Care home plans approved despite 295-signature petition

Hundreds of objectors have lost their battle to stop a former nursing home in South Staffordshire from being turned into a residential home for children with learning disabilities.

The entrance to Bearnett House off Bearnett Drive, Wombourne. Photo: Google Street View
The entrance to Bearnett House off Bearnett Drive, Wombourne. Photo: Google Street View

Neighbours living near Bearnett House Nursing Home in Lloyd Hill, near Wombourne, fear the nature of the potential young occupants will lead to noise and disruption for elderly residents.

They have said the company set to operate the home is described as providing ‘residential care activities for learning difficulties, mental health and substance abuse’, which has led to worries for the safety and wellbeing of those already living in the area including young children.

But supporting information has said the proposals will provide high standard enriching care for children and young people with learning disabilities, as well as respite for their families. It will also bring a vacant Grade II Listed building back into use.

South Staffordshire Council’s planning committee voted to approve the change of use of the site at its meeting this month. A petition containing 295 signatures was submitted to the authority opposing the change of use, as well as 67 other letters of objection.

One couple said: “We understand that many children with learning difficulties are able to live at home although they may attend some form of school during the day. It is only when they can no longer be managed at home that they need to go into residential care. These children are often very difficult, disruptive and noisy.

“I am also aware of a number of affluent international footballers living in the area, bringing needed income to local businesses in the area. From my conversations with some of these footballers, this application causes high concern over their security and well being, and has made them think of leaving the area – which we must avoid.”

Another said “The planning statement does not include any details or plans on making the perimeter of the property secure. As the children are intended to have access to the outside space/gardens, what security measures are being put in place by the applicant to ensure that children under his care do not abscond or wander on to neighbouring properties putting our homes and possession at risk?.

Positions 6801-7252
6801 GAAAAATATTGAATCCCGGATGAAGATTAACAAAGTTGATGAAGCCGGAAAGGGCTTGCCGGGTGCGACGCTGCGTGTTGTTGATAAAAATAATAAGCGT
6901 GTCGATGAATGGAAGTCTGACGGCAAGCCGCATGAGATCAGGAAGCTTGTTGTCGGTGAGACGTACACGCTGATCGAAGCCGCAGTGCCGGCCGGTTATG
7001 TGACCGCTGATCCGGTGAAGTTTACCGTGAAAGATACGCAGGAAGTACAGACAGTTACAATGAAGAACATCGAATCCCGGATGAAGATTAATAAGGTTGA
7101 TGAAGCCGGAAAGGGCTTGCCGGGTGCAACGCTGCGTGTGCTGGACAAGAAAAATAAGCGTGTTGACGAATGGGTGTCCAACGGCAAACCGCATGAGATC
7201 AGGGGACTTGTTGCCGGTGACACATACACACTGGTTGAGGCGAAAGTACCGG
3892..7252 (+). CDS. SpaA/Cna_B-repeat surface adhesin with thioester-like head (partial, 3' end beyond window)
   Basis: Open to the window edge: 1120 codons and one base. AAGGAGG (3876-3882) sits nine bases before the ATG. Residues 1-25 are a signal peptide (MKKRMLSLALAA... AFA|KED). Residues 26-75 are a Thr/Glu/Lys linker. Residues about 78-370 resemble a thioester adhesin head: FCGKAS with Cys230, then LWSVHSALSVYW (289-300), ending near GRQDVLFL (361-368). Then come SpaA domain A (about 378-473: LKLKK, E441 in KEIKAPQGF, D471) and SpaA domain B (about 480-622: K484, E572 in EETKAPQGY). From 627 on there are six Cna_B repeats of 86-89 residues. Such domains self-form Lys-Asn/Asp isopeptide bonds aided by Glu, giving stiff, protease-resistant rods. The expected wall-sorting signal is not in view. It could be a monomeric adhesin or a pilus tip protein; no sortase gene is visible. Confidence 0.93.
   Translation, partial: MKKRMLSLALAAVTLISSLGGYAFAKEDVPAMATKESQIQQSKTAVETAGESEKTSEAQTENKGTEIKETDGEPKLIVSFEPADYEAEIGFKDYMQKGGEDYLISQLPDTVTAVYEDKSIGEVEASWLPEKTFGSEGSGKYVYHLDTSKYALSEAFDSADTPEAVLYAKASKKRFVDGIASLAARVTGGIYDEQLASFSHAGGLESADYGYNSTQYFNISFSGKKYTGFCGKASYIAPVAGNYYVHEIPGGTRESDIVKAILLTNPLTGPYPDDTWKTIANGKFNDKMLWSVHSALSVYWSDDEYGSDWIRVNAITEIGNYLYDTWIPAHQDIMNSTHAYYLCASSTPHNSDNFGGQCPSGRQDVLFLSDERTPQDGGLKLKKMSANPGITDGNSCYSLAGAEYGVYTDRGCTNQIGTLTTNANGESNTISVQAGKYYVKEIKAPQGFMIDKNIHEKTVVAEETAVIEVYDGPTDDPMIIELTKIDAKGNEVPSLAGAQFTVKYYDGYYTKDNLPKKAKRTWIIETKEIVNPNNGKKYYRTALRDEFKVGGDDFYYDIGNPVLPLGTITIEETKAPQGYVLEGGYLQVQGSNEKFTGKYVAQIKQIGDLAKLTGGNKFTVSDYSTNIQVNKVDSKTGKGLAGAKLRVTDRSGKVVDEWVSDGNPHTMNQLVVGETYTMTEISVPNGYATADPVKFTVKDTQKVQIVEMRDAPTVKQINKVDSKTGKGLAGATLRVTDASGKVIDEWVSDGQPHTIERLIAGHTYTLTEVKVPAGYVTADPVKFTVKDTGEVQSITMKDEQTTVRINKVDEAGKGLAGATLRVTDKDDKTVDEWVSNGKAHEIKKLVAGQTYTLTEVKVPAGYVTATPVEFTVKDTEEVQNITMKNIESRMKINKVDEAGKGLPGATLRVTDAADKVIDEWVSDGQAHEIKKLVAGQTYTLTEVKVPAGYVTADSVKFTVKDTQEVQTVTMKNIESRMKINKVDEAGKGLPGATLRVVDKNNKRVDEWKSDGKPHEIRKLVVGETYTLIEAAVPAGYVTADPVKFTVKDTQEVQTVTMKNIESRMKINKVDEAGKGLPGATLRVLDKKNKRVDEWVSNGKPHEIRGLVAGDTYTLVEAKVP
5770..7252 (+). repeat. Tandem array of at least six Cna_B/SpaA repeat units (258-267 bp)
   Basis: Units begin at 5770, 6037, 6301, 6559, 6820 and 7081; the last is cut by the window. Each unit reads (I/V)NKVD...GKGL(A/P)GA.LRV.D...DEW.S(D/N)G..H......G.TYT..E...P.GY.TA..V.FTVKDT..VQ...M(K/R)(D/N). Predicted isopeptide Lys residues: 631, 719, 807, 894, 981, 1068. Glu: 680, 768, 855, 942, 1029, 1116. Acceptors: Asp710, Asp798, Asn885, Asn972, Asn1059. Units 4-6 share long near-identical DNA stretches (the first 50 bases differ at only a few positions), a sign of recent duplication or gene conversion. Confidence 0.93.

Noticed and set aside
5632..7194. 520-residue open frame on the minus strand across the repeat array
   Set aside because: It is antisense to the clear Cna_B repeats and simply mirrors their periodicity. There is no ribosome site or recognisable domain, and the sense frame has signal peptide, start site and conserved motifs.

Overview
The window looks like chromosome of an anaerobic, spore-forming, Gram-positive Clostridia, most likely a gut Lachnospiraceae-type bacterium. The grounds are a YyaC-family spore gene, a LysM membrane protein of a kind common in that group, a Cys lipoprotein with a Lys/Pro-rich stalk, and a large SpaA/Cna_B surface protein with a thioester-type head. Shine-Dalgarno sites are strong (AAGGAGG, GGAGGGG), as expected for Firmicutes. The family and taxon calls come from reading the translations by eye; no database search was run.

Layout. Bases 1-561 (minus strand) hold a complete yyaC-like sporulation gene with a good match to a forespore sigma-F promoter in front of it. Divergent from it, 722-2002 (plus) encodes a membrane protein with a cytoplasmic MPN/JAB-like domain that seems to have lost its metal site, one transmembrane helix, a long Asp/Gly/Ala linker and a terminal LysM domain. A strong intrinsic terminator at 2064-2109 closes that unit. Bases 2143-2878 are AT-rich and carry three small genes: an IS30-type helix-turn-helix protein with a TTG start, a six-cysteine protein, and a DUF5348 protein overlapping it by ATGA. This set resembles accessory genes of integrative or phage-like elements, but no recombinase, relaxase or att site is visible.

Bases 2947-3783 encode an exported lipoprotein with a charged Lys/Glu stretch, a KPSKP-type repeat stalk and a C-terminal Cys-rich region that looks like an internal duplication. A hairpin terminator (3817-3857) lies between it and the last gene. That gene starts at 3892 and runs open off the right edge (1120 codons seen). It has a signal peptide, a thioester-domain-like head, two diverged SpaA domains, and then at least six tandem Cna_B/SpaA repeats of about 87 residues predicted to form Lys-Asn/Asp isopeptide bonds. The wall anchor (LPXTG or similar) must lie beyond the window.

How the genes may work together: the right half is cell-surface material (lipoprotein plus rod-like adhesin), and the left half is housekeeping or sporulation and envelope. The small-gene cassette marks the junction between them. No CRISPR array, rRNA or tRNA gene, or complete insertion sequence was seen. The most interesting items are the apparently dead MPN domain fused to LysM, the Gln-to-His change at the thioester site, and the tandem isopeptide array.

“As stated in the Department of Education’s children’s home data pack (Dec 2014) ‘children in children’s homes are more likely to have engaged in criminal activity’.

“I have two young children and this is meant to be a secure and safe environment for them to grow up in. At the moment they can play safely outside the house and often play outside on our private road with our neighbour’s grandchildren.

“This basic right will be taken away from them if Bearnett House is granted a change of use other than an elderly persons’ home, as I will fear for their safety.”

Sustainable

A statement from an objector read out at the meeting said: “We accept these homes need to go somewhere but it is incompatible with our local area. We believe it is not appropriate, given the tranquil environment.

“The proposed residents would have activities in the garden, which would create considerable noise and disruption.”

The meeting was told however a condition had been agreed that the residential accommodation at Bearnett House would only be used by children with learning disabilities. Staffing levels will be one to one during the day, between 7am and 10pm, and reduced overnight.

A planning statement submitted as part of the application said: “It is proposed that care be provided at the premises for nine full time resident children with learning difficulties. In addition, a further three beds would also be made available to provide ‘short stay’ respite care for children with learning difficulties. These respite facilities are used in order to enable the parents and families of the children to take a break from caring for them.

“The children’s needs are often complex and looking after them is demanding, placing strain on the families involved. By their nature, these three beds would only be occupied as and when required. This would usually be at weekends, as this is generally when respite care is provided.

“The provision of a maximum of 12 beds at the premises represents almost a 50 per cent reduction relative to the 23 bedrooms which were previously provided under the nursing home use. It is envisaged that the former bedrooms which would no longer be occupied under the proposals would be set aside for other purposes, including sensory rooms for the children, meeting rooms, staff changing facilities and storage space.

“Aside from the clear social benefits of the proposed use, which will ensure that children with learning difficulties receive an enriching, high standard of care, whilst also helping their families manage, these proposals represent an opportunity to bring back into use a disused Grade II Listed building which is currently vacant and vulnerable to vandalism and squatting.

“Should consent be granted and the site be brought back into use, the future of this designated heritage asset will be secured, and the building will be restored and maintained going forward. Should this application be refused, the purchase of the property will fall through and it will remain disused and at risk.

“The site is in a highly sustainable location, just off Stourbridge Road (A449), and is accessible by public transport. It is also, however, in a secure and secluded location.”

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